To bring the appropriate light to film, Eric places custom colored resin filters in front of the lens and shoots the sky, mostly during the sunrise or sunset hours.

Here is a quote from Eric discussing his photos:

“My work is meant to capture a moment in nature, asking and empowering the viewer to be fully present, involved, and uplifted. I want the viewer to be drawn in, and be completely absorbed by, rather than separate from, that fleeting moment in time.”

The diffuse colors draw the viewer into that celestial moment in nature. I especially love the images that contain just a trace of cloud coverage, which works to ground the images in reality.

For more from Eric Cahan, be sure to visit his full portfolio.


Animated GIF Art from Paolo Čeric

August 8th, 2013 | Brain

Paolo Čeric

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Paolo Čeric Gif 44

Paulo Ceric Gif 5

Paulo Ceric Gif 6

Paolo Čeric Gif 7

Paolo Čeric is a renowned GIF artist from Croatia.  He uses a range of software (Adobe After Effects, Cinema 4D, and a computer programming language called Processing) to deliver ethereal orbs, blobs, discs, strings and whatever else his mind dreams up.

He runs a fantastic tumblr with literally hundreds more, so if you enjoyed these, check it out.


[via Colossal]

“More Than Human” – Striking Animal Portraits from Tim Flach

August 5th, 2013 | Brain

Monkey Tim Flach

Monkey Family

Monkey in Water

More than human Baboon Tim Flach

More Than Human Tim Flach

More than Human Tim Flesch

Tim Flach Panda Bear

Tim Flach Sting Ray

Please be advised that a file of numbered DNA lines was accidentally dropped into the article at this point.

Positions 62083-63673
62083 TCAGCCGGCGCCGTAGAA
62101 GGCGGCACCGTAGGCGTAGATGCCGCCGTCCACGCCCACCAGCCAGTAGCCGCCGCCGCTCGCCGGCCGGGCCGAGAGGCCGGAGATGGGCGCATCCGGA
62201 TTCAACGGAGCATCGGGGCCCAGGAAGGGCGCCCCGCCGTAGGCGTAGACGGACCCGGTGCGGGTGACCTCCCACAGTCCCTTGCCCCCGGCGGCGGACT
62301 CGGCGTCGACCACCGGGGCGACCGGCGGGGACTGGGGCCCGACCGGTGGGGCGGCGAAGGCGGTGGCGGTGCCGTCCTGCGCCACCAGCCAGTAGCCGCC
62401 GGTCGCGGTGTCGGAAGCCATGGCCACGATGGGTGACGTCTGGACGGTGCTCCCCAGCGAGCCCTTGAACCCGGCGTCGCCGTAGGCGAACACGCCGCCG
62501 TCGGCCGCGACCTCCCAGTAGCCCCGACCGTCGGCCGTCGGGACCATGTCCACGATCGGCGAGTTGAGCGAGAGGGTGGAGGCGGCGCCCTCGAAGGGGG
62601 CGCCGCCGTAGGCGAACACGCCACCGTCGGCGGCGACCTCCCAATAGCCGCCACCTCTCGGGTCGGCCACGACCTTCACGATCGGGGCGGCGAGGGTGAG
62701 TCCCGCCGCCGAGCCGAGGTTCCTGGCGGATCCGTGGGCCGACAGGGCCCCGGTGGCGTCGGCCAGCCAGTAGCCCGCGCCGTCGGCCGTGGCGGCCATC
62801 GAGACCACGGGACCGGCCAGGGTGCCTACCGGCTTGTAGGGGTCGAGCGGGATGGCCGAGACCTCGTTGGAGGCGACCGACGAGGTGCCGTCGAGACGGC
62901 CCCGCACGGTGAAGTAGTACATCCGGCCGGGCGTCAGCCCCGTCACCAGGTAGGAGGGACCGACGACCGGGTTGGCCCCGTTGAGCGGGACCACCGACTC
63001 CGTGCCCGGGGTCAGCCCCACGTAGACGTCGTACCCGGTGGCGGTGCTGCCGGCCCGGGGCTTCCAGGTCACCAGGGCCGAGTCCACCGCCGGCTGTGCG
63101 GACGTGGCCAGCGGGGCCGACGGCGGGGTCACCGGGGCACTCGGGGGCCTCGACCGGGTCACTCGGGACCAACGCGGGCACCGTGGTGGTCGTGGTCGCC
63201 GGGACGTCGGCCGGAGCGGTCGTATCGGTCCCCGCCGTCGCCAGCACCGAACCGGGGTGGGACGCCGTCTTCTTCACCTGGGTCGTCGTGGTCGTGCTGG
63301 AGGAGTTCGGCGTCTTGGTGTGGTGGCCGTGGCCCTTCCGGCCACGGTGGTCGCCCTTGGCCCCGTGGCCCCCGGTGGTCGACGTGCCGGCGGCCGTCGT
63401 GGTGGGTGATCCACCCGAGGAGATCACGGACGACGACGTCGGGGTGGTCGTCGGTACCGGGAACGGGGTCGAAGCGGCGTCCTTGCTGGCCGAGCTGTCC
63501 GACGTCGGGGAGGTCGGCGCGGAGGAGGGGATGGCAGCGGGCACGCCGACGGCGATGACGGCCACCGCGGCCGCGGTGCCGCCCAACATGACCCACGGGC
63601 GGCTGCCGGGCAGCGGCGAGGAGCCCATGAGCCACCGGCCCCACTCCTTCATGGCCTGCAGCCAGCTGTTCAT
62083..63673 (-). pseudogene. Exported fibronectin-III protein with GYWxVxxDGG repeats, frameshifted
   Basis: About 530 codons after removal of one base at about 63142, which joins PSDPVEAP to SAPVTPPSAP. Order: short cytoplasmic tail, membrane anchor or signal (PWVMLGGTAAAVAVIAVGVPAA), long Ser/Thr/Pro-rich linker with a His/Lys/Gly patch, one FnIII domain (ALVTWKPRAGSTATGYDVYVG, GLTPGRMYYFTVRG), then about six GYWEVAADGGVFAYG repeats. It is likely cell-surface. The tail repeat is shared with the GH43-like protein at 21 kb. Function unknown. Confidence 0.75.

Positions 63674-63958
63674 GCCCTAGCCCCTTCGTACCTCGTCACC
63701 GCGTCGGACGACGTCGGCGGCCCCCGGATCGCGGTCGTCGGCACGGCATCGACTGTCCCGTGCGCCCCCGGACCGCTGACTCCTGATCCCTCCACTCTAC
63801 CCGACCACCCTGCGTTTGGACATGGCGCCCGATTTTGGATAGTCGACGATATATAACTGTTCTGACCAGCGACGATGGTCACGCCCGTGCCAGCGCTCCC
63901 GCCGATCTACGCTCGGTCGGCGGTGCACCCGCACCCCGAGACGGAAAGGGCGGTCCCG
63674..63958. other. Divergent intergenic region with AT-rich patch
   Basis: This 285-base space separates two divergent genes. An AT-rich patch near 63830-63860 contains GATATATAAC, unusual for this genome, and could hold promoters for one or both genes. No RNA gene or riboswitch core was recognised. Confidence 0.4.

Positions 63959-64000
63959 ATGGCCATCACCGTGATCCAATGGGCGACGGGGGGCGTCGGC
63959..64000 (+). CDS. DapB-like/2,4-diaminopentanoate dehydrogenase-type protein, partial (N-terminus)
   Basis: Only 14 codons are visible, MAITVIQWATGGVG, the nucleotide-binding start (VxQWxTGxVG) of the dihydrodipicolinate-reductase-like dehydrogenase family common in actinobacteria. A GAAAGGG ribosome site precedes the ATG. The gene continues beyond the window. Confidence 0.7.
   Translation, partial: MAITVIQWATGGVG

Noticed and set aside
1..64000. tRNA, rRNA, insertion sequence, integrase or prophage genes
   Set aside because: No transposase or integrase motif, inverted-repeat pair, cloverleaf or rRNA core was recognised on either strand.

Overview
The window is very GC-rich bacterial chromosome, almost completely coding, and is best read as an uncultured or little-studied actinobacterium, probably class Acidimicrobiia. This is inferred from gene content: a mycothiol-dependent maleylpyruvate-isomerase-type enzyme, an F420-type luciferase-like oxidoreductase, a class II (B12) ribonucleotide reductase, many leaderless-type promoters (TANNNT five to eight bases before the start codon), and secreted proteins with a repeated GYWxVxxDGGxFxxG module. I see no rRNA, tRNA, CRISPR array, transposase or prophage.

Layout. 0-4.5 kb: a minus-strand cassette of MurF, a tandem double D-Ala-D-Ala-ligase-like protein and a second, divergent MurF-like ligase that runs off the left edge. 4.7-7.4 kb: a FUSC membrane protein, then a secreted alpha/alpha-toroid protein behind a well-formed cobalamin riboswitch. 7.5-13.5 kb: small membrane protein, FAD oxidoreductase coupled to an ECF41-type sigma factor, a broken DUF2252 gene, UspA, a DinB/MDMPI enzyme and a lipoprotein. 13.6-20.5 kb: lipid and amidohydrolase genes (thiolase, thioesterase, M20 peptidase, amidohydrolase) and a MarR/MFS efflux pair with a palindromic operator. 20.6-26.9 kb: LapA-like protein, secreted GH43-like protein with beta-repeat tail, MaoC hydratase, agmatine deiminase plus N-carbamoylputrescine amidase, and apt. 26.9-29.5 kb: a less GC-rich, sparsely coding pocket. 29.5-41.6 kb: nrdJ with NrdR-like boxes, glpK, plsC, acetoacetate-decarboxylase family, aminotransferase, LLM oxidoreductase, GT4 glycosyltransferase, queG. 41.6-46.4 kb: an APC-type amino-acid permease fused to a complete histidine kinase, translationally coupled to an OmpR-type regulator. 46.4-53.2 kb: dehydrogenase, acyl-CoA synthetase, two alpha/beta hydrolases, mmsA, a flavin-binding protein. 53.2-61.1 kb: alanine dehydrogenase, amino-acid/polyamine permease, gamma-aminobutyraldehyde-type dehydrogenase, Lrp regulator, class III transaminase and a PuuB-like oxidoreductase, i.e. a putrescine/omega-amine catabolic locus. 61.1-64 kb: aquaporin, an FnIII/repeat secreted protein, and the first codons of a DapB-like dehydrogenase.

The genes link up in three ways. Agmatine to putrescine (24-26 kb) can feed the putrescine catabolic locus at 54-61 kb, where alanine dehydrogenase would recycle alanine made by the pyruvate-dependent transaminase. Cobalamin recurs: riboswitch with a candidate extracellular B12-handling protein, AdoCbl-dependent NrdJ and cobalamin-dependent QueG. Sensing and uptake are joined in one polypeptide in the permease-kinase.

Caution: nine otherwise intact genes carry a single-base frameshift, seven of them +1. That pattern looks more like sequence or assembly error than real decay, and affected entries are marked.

Flying 096

Tim Flach Pig

Photographer Tim Flach puts the viewer up close and personal with animals in his series titled, “More Than Human.”  The viewpoint is intimate to say the least.

Here’s a quote from the artist:

“The difference in mind between man and the higher animals, great as it is, is certainly one of degree and not of kind. We have seen that the senses and intuitions, the various emotions and faculties, such as love, memory, attention, curiosity, imitation, reason, etc., of which man boasts, may be found in an incipient, or even sometimes in a well-developed condition, in the lower animals.”

We live in an unbalanced relationship with our animal friends on this planet, relying on them for food, labor, entertainment, and companionship. I often hear vegetarians say that “animals are my friends, and I do not eat my friends!”  Of course, the carnivore trait is ingrained in our history and culture.  I wouldn’t expect lions to stop eating gazelles, but I do think it’s a good idea to at least question our relationship with animals. The more we learn about the brains of animals, the more we realize how similar they are to us. As Tim pointed out, they have consciousness, fear, curiosity, and a host of other emotions we identify as prototypically human.

Seeing the animals photographed in this intimate way destroys the artificial boundary placed between us.

Find more from Tim Flach at his site.


Wookies Come to Life! Photography from Mako Miyamoto

July 29th, 2013 | Space

Wookies Come to Life

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A Wookie is a 7-foot-tall beast from the Star Wars Universe. They are renowned for their excellent strength, marksmanship, and loyalty.  A few lesser known facts for the curious: they apparently live for several hundred years and possess retractable claws to help them live in the trees — the natural Wookie habitat.

Mako Miyamoto decided to bring these creatures into the present day with this excellent series of photographs.  Of course, these figures are not true representations of Wookies (they should be hairy all over and much taller), but nonetheless, the images are pretty damn cool.

Find a lot more photography at Mako’s site.